Sunday, August 17, 2008

Quite DAPPer

Andy Milne hates it when people compare his music to that of his mentor, the M-Base founder and possibly the most important figure in 80s jazz: Steve Coleman. In interviews, Milne tries to dodge the subject of Steve Coleman's leadership, and instead attempts to steer the conversation away from his time in Coleman's band and towards his solo work. It's kind of stupid, in all honesty, because when you listen to Milne's band, Dapp Theory, you can hear that it is absolutely permeated with Coleman's influence; the odd-meter funk, the hip-hop influence, the spoken word vocals- it's all pure Coleman. But it also isn't. Milne has taken Coleman's music and done something a little bit different with it. Yeah, it's a pretty subtle difference. But it's enough that makes Dapp Theory one of the most interesting bands around right now.

"Layers of Chance" is Dapp Theory's second record, and its first in five years. There are numerous personnel changes from 2003's "Y'all Just Don't Know," but the most notable is the contribution of young alto and soprano saxophonist Loren Stillman, who is new here. Stillman, once a child prodigy, is interesting for his biggest influences; in terms of his tone and ideas, his major idols seem to be Lee Konitz and Steve Coleman (with more Konitz than Coleman, oddly enough), not exactly an easy combination to reconcile. He sounds great here, and has chances to solo on almost every track; his work on "Three Duets" is particularly cool, in spite of the fact that there are apparently no actual duets. Stillman keeps the record unpredictable, playing licks that would sound out of place on a Steve Coleman or Greg Osby record, but that somehow seem to fit fine here.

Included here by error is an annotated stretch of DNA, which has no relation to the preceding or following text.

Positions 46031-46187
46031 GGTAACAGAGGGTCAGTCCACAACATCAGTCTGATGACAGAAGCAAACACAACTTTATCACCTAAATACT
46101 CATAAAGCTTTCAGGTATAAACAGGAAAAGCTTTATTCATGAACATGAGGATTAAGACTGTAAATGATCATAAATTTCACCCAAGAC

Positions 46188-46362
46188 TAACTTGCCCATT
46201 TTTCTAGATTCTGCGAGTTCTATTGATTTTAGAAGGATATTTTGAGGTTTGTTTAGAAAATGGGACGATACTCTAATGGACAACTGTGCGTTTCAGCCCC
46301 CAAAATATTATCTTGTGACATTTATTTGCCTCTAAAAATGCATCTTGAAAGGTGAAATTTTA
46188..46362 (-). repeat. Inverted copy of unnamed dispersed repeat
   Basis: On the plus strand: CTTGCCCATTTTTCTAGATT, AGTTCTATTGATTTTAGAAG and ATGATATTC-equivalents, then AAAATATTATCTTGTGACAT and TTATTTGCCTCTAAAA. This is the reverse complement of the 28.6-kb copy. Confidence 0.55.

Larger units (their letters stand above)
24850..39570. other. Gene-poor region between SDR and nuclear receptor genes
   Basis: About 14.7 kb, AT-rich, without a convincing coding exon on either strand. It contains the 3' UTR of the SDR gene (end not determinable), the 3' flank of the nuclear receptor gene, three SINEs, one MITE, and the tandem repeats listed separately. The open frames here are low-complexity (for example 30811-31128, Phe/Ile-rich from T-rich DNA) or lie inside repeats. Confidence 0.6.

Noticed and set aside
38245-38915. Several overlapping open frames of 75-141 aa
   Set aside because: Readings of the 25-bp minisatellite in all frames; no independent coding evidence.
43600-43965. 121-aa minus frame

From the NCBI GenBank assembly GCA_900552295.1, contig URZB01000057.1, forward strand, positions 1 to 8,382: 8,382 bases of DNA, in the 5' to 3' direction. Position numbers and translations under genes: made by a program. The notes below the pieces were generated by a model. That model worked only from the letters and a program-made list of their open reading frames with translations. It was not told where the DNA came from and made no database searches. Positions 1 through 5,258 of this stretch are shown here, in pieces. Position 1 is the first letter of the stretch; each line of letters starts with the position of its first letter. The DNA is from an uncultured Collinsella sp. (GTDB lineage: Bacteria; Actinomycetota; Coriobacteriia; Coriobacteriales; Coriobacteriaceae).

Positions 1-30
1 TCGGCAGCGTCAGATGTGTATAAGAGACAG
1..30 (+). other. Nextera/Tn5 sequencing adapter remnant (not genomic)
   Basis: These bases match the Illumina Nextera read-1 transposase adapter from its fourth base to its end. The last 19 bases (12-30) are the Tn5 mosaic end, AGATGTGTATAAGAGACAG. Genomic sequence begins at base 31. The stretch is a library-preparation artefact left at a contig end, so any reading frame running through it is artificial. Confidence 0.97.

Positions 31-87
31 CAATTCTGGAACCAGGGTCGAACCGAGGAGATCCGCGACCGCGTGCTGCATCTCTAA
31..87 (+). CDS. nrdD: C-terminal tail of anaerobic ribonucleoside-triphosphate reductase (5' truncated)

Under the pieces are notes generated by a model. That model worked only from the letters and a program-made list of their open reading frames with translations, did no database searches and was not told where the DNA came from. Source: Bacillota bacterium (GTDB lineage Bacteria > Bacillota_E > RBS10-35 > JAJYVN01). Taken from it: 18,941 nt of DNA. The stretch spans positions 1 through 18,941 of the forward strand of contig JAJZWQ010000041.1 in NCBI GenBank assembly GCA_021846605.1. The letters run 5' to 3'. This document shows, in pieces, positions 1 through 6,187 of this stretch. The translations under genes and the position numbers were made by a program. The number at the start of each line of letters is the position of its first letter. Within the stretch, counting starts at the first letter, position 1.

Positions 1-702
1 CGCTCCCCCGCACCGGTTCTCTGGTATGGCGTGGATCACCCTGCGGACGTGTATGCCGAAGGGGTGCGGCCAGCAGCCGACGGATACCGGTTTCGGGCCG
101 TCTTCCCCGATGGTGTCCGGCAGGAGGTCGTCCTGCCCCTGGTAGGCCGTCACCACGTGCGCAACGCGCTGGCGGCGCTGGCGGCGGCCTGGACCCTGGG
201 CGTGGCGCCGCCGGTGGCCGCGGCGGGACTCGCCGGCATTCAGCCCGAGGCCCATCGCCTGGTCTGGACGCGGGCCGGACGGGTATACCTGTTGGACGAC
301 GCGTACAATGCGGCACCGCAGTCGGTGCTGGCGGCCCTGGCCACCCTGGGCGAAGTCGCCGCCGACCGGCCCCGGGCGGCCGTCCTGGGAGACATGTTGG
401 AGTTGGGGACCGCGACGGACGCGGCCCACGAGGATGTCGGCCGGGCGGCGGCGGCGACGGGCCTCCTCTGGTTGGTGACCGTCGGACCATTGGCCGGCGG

The title track of "Layers of Chance" also adds some new voices (literally) with contributions from Latanya Hall and Becca Stevens. Stevens seems poised to be the new Cassandra Wilson, with an interesting and not particularly "JAZZ" album, "Tea Bye Sea," and a (the) starring role in Travis Sullivan's Bjorkestra project. Milne has never been averse to using singers in his work, and has collaborated with folk musician Bruce Cockburn before. The most interesting contribution from a voice, however, is not melodic; John Moone, credited with "percussive poetry," does just that. As his credit would suggest, Moone acts as a percussionist, creating an added layer of rhythm to the proceedings with his poems.

The album, like anything good influenced by Steve Coleman, is incredibly funky. Tracks like "Bodybag for Martin" and "Monk Walks" would be danceable if they weren't, you know, in odd times that make them impossible to dance to. Milne, like Coleman, isn't interested in soothing purists, and so "Layers of Chance" is all over the place, and isn't "straight ahead" in any sense of the term. That said, I would recommend it to adventurous listeners.

No comments: